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Rangers Rally Past White Sox

Ivan Rodriguez saved the Texas Rangers at the plate. His work behind it was pretty good, too.

Rodriguez hit a three-run homer Saturday as the Rangers rallied for four runs in the sixth inning to beat the Chicago White Sox 5-3. Every Ranger batted in the inning, and all but three got a hit.

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  • "(The ball) is flying pretty good here," said Rodriguez, who also homered Friday in the first game of a doubleheader. "I hit that one pretty good today."

    After a rough first inning, Aaron Sele (16-10) settled down and continued his domination of the White Sox. Chicago scored three runs and got five hits off Sele in the first two innings, but he gave up just one more hit and two walks in his final six innings. John Wetteland pitched the ninth for his 38th save.

    Sele said much of the credit should go to Rodriguez. His catcher called for a mix of pitches that the White Sox never quite figured out.

    "I was able to keep the hitters off stride," said Sele, who is 4-0 against the White Sox this season. "(Rodriguez) did a great job out there."

    Mike Sirotka (12-13) was shelled for 10 hits and five runs -- all earned -- in 5 2/3 innings. The White Sox lost despite getting three straight RBI doubles in the first inning from Frank Thomas, Albert Belle and Robin Ventura.

    "There were only two hard-hit balls all day. When the ball's hit softly, you need to make the out," Sirotka said. "(Sele) had all the plays made for him. When you give the other team extra ous, it's tough to win."

    With the Rangers trailing 3-1 in the sixth, Mark McLemore started the Texas slugfest with a leadoff single. He moved to second on Rusty Greer's single and scored on Juan Gonzalez's single, which increased his major league-leading RBI total to 136.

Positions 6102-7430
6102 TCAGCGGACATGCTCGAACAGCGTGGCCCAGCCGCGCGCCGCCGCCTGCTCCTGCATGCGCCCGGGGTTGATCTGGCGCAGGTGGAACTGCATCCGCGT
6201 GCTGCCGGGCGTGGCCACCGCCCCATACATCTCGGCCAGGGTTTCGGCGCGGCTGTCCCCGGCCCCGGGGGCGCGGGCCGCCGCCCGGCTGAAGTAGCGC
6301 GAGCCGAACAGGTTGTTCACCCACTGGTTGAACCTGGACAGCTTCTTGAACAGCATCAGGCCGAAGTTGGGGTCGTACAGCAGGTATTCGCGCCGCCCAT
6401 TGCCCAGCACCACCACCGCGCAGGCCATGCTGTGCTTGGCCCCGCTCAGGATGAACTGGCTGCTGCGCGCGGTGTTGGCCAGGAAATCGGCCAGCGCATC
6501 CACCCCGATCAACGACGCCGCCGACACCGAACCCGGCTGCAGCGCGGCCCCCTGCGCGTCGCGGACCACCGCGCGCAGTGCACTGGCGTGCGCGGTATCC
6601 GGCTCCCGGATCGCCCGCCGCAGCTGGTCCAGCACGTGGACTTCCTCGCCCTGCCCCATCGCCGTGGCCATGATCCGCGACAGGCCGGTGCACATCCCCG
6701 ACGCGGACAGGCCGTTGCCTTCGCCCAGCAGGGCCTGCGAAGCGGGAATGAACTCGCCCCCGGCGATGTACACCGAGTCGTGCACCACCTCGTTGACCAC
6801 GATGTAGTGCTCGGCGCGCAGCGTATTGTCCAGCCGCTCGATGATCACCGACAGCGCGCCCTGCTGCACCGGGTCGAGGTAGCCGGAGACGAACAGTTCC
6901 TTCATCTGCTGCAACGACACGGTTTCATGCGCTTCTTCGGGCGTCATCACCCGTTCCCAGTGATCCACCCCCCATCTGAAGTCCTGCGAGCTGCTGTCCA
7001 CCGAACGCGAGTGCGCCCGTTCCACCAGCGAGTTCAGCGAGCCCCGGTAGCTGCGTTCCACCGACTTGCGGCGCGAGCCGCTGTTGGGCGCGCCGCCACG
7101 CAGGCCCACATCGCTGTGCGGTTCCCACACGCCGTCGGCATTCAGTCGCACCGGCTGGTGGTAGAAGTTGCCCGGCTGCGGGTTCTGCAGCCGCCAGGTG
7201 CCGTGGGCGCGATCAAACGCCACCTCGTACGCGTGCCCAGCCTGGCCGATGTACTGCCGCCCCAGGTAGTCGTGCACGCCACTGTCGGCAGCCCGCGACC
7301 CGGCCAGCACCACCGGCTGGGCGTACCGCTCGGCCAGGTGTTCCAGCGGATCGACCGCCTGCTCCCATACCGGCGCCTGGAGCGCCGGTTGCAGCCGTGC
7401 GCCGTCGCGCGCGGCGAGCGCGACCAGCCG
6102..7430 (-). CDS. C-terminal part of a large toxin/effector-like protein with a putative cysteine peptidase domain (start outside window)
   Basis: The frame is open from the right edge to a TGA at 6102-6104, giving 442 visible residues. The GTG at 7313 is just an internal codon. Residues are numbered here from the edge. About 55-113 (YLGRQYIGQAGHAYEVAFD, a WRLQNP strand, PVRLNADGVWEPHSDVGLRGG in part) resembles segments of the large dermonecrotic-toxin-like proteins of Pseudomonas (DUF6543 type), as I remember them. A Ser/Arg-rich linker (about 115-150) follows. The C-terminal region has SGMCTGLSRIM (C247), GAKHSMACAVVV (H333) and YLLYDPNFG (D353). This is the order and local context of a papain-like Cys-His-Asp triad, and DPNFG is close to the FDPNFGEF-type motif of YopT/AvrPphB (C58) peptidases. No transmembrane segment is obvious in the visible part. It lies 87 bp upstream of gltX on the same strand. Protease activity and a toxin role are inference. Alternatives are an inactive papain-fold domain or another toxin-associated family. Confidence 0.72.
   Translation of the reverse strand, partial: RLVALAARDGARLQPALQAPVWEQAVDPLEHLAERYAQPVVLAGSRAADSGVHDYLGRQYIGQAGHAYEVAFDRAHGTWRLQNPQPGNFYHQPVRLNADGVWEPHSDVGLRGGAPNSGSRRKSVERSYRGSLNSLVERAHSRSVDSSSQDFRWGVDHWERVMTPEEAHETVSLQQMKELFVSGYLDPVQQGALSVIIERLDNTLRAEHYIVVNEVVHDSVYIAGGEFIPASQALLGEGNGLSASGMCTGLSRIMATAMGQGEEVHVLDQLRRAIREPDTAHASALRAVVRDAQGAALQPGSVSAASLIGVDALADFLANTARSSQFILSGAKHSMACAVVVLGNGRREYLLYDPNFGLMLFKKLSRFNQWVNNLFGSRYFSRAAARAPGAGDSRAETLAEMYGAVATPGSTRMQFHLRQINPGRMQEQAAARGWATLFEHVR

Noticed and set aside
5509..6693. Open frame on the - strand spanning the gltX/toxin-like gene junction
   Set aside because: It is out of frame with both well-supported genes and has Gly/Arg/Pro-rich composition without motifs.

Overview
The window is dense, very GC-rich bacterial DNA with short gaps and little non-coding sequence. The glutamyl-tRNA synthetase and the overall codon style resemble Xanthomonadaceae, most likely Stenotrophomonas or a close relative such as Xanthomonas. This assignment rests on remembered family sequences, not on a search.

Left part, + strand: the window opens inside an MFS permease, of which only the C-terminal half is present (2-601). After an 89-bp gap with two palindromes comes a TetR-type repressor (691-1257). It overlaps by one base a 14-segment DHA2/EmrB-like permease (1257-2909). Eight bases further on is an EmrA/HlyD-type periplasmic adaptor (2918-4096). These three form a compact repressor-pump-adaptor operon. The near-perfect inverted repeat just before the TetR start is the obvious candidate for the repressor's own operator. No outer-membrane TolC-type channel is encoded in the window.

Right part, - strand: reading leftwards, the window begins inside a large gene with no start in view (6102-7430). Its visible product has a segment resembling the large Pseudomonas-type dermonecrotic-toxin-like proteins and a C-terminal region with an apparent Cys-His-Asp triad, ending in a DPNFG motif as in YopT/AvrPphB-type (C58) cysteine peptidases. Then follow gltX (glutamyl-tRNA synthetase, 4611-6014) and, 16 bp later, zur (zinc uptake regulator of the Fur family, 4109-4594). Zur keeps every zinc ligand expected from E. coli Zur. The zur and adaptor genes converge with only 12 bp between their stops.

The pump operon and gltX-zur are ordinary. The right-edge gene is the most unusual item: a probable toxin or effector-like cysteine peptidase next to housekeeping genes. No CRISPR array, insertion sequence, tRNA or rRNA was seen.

With Gonzalez on second and Will Clark on first, Rodriguez sent a 1-2 pitch over the left-field wall. It was his 14th homer of the year and gave him 72 RBI.

    Sirotka finally got out of the inning when Royce Clayton flew out to center field.

    "We started talking in the dugout about one guy at a time getting on base. Then Pudge had an incredible at-bat," manager Johnny Oates said. "It was one of those streaks. We just got one of those streaks where not only did we hit some balls well, they weren't at anybody."

    The sixth inning also featured the most bizarre play of the day when Greer tried to score from second on Clark's single. Greer slid hard near home plate and Chad Kreuter seemed to brush him, but home-plate umpire Gary Cederstrom didn't make any call.

    As Greer lay in the dirt behind the plate, Kreuter looked at Cederstrom, then jumped up, rushed over and tagged Greer out.

    "He never got to the plate," said Oates, who went out to talk to Cederstrom about the play.

    Texas got its other run in the third inning on Kelly's RBI single.

    The White Sox scored three runs in the first. Mike Caruso reached first on an error when Sele bobbled an easy exchange from Clark near first base. That brought up Thomas, who hit the first of Chicago's three straight RBI doubles. Caruso scored on Thomas' double, Thomas scored on Belle's and Belle scored on Ventura's.

    The Sox almost made it 4-0, but Ventura couldn't beat out Greer's throw to Rodriguez at home plate. Chicago got just two more hits the rest of the game.

    "I knew if I could hold them (after the first), our team could get us some runs," Sele said. "I settled down and really let the defense work for me."


  • Wetteland's 38 saves tied Jeff Russell (1989) for second on the Rangers' single-season list. Tom Henke holds the team record with 40, in 1993.
  • Sele's victory was his third in as many starts.
  • Frank Thomas' walks in the third and sixth innings were the first by a Texas starter in five games.
  • The Rangers' last seven games have been decided by one or two runs. Of Texas' last 25 games, 16 have been decided by one or two runs.

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